Don't Get Around Much Anymore
The bulletin reached President Bush toward the end of his news conference yesterday.
Peter Maer of CBS News Radio asked what seemed to be a straightforward question. "What's your advice to the average American who is hurting now, facing the prospect of $4-a-gallon gasoline, a lot of people facing . . . "
"Wait, what did you just say?" the shocked president interrupted. "You're predicting $4-a-gallon gasoline?"
"A number of analysts are predicting $4-a-gallon gasoline," Maer explained.
You could've knocked Bush over with a feather. "Oh, yeah?" he said. "That's interesting. I hadn't heard that."
Uh-oh. The president, once known for his common-guy skills, sounded eerily like his old man, who in 1992 appeared surprised that supermarkets had bar-code scanners. On Wednesday, the $4-a-gallon forecasts had been on the front page of the New York Times, and on NBC's "Today Show" and CBS's "Early Show." In the days before that, the prediction -- made by AAA, among others -- was in the Associated Press, the Los Angeles Times, the Boston Globe, the New York Post, the Dallas Morning News, even the Kansas City Star. The White House press secretary took a question about $4 gas at her Wednesday press briefing. A poll last month found that nearly three-quarters of Americans expect $4 gas.
The president, however, had difficulty grasping the possibility, even after Maer told him. "You just said the price of gasoline may be up to $4 a gallon -- or some expert told you that," Bush repeated. "That creates a lot of uncertainty."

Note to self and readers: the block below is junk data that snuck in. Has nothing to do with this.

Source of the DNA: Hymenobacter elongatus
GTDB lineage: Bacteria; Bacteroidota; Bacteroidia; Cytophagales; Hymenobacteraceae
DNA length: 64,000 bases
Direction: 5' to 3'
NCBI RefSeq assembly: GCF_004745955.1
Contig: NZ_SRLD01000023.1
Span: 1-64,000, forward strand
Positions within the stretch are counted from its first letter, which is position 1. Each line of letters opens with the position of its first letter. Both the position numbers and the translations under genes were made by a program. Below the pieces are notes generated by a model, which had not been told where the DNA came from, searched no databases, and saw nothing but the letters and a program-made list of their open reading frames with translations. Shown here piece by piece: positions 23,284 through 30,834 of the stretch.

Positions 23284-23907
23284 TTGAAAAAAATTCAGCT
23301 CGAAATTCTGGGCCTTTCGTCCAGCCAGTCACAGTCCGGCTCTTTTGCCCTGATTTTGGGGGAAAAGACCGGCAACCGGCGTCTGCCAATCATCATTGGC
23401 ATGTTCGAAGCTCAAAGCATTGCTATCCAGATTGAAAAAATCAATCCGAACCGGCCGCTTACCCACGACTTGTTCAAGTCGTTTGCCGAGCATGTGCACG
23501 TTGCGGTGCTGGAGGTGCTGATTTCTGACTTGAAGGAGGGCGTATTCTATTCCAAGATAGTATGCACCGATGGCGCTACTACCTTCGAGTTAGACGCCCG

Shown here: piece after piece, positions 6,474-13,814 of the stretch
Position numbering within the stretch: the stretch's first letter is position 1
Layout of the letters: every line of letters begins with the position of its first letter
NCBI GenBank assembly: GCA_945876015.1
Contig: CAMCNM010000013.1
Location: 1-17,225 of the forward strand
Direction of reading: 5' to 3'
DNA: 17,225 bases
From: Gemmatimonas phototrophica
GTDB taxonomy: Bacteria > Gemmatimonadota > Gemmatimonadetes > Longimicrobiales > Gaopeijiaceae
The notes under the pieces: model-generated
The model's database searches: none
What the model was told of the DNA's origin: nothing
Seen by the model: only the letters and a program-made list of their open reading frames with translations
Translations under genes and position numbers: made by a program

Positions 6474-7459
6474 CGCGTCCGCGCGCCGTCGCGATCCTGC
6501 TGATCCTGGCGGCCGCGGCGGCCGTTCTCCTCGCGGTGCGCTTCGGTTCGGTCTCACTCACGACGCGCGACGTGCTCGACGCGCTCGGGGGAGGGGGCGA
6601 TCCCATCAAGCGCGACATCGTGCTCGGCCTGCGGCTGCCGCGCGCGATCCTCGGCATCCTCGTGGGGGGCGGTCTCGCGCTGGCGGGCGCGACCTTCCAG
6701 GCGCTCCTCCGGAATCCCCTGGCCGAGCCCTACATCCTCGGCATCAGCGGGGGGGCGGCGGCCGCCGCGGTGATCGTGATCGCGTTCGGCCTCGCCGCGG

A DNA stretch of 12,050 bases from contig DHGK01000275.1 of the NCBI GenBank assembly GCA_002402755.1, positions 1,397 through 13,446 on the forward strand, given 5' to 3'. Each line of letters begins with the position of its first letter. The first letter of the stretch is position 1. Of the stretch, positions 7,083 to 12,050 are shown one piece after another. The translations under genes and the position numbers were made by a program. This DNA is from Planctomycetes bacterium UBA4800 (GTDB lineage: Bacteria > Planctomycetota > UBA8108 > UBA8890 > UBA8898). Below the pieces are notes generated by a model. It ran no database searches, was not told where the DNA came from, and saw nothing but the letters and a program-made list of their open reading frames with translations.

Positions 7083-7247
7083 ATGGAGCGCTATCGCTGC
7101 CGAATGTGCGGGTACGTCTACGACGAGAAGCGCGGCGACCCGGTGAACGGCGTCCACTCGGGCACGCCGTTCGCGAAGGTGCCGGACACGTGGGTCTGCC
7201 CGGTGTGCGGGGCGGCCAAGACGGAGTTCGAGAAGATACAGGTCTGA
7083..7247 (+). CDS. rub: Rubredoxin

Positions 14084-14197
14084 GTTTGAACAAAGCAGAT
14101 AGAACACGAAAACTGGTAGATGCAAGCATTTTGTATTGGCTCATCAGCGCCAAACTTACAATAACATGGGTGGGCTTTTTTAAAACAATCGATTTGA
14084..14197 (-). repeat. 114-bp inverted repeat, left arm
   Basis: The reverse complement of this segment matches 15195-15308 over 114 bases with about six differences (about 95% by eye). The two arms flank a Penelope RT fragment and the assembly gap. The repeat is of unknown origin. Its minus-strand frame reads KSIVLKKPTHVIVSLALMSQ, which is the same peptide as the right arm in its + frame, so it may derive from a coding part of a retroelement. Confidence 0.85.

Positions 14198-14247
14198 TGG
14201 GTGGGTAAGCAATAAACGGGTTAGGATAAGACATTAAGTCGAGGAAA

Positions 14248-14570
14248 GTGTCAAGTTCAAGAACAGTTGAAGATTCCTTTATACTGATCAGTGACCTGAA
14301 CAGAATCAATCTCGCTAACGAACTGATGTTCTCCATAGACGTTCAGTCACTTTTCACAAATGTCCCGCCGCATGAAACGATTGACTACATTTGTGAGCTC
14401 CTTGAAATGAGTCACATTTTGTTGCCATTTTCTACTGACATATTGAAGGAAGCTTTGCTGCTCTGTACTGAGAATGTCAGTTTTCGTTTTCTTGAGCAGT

Bush, too, faces a lot of uncertainty, and not of the petroleum-derived variety. In these waning months of the Bush presidency, Congress is increasingly ignoring his ultimatums. Reporters have left him for the campaign trail. And Bush at times seems to be lacking his killer instinct.
At yesterday's session, NBC's David Gregory invited him to criticize Democratic presidential candidates for not knowing much about the expected new Russian president, Dmitry Medvedev. "I don't know much about Medvedev, either," Bush replied.
Agence France-Presse's Olivier Knox asked Bush why he was going to the Olympics in China despite the country's human rights record. "I'm a sports fan," the president reasoned.
And when Michael Abramowitz of The Post asked Bush about his reluctance to talk to hostile foreign leaders, Bush delivered a tirade about the Castro brothers -- and then disclosed his intention to give Abramowitz a hug.
The commander in chief, detached and defanged, seemed less concerned with the power of the presidency than with the topics of his oratory. "I talked about a missile defense system," he said. "I talk about religious freedom. . . . I talk about Darfur and Iran and Burma. . . . I talked about some of the [tax] breaks." And how about his dispute with Democrats in Congress over immunity for phone companies that share records with the government? "I'm going to keep talking about the issue," he vowed. "I will keep talking about the issue and talking about the issue."